The Lodge of Shingebiss

Saturday, January 06, 2007

Thank you thank you thank you

I love getting these class action suit notices telling me that, like, I can get $3 off my next purchase a Ford truck. If I respond within 90 days. And use the credit within 6 months.

Some people rail at trial lawyers about this, pointing out that the asinine scrip dispensed in these settlements is of no use to anybody, and that the only people who win are the lawyers. THESE PEOPLE ARE WRONG!

I think that this is all just a vast conspiracy and that corporations have just come up with a clever way to distribute coupons. We all know that coupons work. They're a great gimmick. And what is the difference between the scrip you get from a class action lawsuit and a coupon? None!

People throwing away your junk mail? Ignoring your newspaper ads? Sending your spam to the bit bucket? Have no fear, that official communication from Judge Tapeworm of the Circuit Court for Turdhole County Ohio will get opened.

But doesn't this approach tarnish the company's reputation? No. Here's why:

1. People who think that all corporations are sinful and should be sued already think the company is evil and its reputation will not be further damaged in their minds. These simpletons make up 1/3 of the population.

2. People who think these lawsuits actually have some relation to justice will believe that the judgment or settlement expiates the company's sins. These naive fools account for another 1/3 of the population.

3. People who know this is all a scam and that the consumer is but a pawn in it, but perhaps disagree on whether lawyers or the corporations are the greater beneficiaries, will just laugh. This group accounts for the remaining 1/3 of the population.

So there you have it. Any company who would like to distribute coupons please send me an email and we will get the lawsuit going next week.

Oh, yeah, this whole thing arose from an email I received about a class action settlement in West v. Carfax, Inc., No. 04-CV-1898, for the silly details of which see . What do you get?

Class Members who remain in the settlement can claim a Voucher good for $20.00 off a vehicle inspection by a designated third party within six months of final approval of the settlement, a Voucher good for two free Carfax Vehicle History Reports from Carfax within one year of final approval of the settlement, a Voucher for one free Carfax Vehicle History Report from Carfax within two years of final approval of the settlement, or a Voucher for 50% off an unlimited number of Carfax Vehicle History Reports (for personal, not commercial use) over 30 consecutive days within three years of final approval of the settlement. The Court will also order Carfax to make certain changes in its disclosures and contracting process with customers.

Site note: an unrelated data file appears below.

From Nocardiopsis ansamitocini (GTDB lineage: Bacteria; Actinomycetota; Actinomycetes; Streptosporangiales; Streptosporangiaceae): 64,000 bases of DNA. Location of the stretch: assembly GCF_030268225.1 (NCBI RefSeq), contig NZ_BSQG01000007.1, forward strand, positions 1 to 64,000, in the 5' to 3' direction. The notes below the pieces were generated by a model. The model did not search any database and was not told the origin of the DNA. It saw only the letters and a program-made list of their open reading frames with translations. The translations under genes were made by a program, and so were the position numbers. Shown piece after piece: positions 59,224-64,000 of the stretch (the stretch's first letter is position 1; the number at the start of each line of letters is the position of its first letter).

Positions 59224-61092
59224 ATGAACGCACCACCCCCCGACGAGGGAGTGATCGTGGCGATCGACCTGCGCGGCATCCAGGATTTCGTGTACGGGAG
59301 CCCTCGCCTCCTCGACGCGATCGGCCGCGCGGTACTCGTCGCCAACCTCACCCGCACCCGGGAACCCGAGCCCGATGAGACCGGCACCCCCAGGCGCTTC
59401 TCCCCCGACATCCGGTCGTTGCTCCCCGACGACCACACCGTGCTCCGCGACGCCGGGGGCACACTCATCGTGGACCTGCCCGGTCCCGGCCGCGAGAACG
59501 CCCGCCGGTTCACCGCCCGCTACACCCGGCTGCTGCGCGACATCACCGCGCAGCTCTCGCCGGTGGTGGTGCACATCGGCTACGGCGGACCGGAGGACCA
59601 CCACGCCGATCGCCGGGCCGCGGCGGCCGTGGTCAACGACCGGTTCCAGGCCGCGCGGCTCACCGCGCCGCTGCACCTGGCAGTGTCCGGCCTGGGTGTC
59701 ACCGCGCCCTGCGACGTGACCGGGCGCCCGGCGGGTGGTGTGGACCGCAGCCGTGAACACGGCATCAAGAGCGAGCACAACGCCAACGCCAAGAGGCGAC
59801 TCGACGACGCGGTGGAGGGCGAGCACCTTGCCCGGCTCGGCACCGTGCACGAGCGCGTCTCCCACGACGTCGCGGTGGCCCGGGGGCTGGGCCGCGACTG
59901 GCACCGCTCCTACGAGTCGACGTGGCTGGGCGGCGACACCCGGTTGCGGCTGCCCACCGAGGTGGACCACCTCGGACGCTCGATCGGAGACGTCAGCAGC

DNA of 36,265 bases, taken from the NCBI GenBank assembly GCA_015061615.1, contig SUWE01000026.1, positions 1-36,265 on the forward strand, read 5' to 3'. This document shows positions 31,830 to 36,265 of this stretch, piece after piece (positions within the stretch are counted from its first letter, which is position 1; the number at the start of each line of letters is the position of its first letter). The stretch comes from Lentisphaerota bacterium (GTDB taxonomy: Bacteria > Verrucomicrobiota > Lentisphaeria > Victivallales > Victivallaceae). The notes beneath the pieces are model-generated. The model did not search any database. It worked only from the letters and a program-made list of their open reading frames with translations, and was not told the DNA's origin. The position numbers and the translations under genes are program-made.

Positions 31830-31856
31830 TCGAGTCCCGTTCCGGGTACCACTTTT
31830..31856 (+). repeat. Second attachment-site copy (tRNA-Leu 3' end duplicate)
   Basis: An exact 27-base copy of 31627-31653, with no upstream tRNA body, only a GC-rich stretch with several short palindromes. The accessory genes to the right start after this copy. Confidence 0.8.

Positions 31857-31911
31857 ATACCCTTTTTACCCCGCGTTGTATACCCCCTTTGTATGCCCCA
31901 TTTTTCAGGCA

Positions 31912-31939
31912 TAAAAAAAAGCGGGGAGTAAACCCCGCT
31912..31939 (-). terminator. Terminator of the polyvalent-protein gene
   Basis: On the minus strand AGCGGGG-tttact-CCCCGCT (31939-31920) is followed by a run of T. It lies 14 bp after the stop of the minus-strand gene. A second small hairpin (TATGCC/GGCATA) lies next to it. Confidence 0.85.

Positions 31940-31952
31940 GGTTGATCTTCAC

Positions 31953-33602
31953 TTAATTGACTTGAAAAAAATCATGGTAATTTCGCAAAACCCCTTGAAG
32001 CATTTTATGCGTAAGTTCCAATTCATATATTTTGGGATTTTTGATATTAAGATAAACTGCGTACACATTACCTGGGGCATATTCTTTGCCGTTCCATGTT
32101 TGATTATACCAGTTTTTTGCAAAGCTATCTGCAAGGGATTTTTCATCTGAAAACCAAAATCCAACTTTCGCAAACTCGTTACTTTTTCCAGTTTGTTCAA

I have no doubt at all that in long term Carfax will benefit mightily from this grave chastisement.

Sunday, April 30, 2006

PC is Good Stuff

PC is good stuff because it is an endless source of amusement.

On March 3 an Iranian student ran down nine people at UNC Chapel Hill with a rented jeep. He said that he did it to "spread the will of allah." See,2933,186946,00.html

This gives UNC the distinction of being the first American university to be the target of a terrorist attack.

UNC is also the university where chancellor James Moeser thought in 2002 that he was being very clever by forcing entering students to read passages from the Koran.

It would be interesting to speculate whether Moeser appreciates the irony in all this, but given that he is an organist (yup, that's right, an organist -- PhD. in Musicology -- ideal qualifications for a chancellor) I rather doubt it.

It gets worse. On March 27 students a UNC held a CANDLELIGHT VIGIL (gag me with a spoon) to promote healing or some such nonsense. See If Moeser had played "Pop Goes the Weasel" on an accordion it would have been the completest thing...

Climate Change is Good Stuff

I grew up in a place in Michigan that 14,000 years ago was under an icecap. For this reason, I do not think that climate change is unnatural. Nor do I think that it is "bad". It may have good or bad consequences for you, depending on what the change is, and where you are. Climate change is inevitable -- man has lived with it for a long time -- and it is foolish to think that man can maintain the climate in a state that prevailed at one fleeting interval of time. So let's just stop whining about it.

I look forward to seeing Al Gore's documentary on global warming, though it might be more convincing if it did not come from a man who went through his entire college career without taking a single class in mathematics or the physical sciences. As an alternative view I commend the following article from the Scientific American:

How Did Humans First Alter Global Climate?; Scientific American Magazine; March 2005; by William F. Ruddiman

"The scientific consensus that human actions first began to have a warming effect on the earth's climate within the past century has become part of the public perception as well. With the advent of coal-burning factories and power plants, industrial societies began releasing carbon dioxide (CO2) and other greenhouse gases into the air. Later, motor vehicles added to such emissions. In this scenario, those of us who have lived during the industrial era are responsible not only for the gas buildup in the atmosphere but also for at least part of the accompanying global warming trend. Now, though, it seems our ancient agrarian ancestors may have begun adding these gases to the atmosphere many millennia ago, thereby altering the earth's climate long before anyone thought.